If you asked most people about their first associations with Abbas Kiarostami, the Iranian filmmaker responsible for his own sort of new wave in the 70s, 80s, and 90s, the answers received would likely be inconsistent. If you asked someone in the 70s, the words ‘realism’ and ‘minimalism’ would dominate the conversation. In the 80s, a few more descriptive, complimentary adjectives would enter in. In the 90s he would be described as a game-changer. Today that reputation largely remains, with the added concern, due to the addition of his latest film, Like Someone in Love, to the festival circuit, that he is in danger of repeating himself.
Or perhaps he has already. Those aware of Kiarostami’s body of work know precisely what to expect: a slow, occasionally boring and somewhat reflexive plot, followed up at the last minute with a jaw-dropping ending, and though what exactly makes it jaw-dropping is likely to change from film to film, the fact of a dropped jaw is not. Like Someone in Love follows up on this expectation with a very simple, triangular plot. Character A is a prostitute. Character A has a fiance, B. Fiance B doesn’t know A is a prostitute. A’s “john” for the night, when we meet her, is an old man respected in the community, who acts in a fatherly capacity to A while she gets her shit together (sort of), only to have them both fall in the crossfire of an incensed fiance B after he finds out about the deception. All this in the course of a day and night, mind you. In typical Kiarostami fashion, however, such a dull plot cannot be allowed to play out dully to the bitter end. Instead it takes a radical chance at the last possible minute, invalidating the entire plot of the film for the sake of an interesting ending.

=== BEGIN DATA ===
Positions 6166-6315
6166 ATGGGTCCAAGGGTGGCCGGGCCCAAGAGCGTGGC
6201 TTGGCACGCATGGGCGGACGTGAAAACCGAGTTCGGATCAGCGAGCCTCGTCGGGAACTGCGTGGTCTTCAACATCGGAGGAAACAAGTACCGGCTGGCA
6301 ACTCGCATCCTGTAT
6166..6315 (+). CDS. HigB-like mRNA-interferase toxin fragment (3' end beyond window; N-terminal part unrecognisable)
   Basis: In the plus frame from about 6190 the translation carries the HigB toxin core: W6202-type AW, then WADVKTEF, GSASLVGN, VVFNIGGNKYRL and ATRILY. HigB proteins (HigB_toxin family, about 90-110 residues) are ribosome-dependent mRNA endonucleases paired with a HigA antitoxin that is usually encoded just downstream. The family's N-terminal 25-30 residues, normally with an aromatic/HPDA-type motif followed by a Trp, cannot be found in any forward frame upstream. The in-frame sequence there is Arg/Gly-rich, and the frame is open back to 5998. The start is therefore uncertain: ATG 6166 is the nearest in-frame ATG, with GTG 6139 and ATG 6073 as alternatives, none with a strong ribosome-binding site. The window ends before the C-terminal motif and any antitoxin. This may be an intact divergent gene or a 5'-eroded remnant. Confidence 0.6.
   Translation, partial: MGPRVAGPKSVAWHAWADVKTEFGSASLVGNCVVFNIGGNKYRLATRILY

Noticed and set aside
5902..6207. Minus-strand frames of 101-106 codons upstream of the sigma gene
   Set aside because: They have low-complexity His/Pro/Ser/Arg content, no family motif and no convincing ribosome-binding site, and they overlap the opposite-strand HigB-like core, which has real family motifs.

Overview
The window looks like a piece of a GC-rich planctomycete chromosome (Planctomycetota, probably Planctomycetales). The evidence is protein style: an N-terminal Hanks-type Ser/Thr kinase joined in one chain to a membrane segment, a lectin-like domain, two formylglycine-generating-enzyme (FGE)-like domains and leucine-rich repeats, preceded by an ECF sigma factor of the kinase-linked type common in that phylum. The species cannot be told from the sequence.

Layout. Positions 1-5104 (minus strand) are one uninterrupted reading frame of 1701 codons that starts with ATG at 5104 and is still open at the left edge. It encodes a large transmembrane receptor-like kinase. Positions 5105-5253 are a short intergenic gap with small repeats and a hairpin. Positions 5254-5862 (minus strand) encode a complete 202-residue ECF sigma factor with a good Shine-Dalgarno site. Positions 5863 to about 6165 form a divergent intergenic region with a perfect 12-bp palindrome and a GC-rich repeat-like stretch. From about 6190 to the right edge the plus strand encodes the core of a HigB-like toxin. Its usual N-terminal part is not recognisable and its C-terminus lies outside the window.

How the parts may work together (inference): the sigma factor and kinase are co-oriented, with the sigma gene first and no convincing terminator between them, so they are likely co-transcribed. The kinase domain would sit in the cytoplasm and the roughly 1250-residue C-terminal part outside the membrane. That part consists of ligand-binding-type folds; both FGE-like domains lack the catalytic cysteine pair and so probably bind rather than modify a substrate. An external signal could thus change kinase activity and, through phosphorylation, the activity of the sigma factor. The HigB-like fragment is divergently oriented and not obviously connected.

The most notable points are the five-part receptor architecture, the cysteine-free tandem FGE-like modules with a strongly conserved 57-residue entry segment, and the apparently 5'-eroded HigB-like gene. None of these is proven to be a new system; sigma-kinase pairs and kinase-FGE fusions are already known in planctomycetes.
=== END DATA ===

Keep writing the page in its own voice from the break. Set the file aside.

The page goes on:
That said, Kiarostami is notoriously great at endings. His endings are the whole show, and while it hasn’t been a problem in less conventionally told films, Like Someone in Love suffers from it. The beauty of a Kiarostami ending is that it fucks with our expectations of an ending being there to do nothing to tie up loose ends. It’s refreshing, at first, to find a filmmaker that uses endings to throw all the information we’ve gotten from an already inquisitive film further into question. But, as with even the best stylistic innovations, repetition without real variation makes it old news, a kind of formula. Which is not to say that Like Someone in Love is nothing more than the last few seconds than define it. It’s a lovely, languid film in characteristic style–only its loveliness has a very certain, and very sudden, expiration date.
The 50th Annual New York Film Festival runs from September 28th to October 14th at the Film Society of Lincoln Center.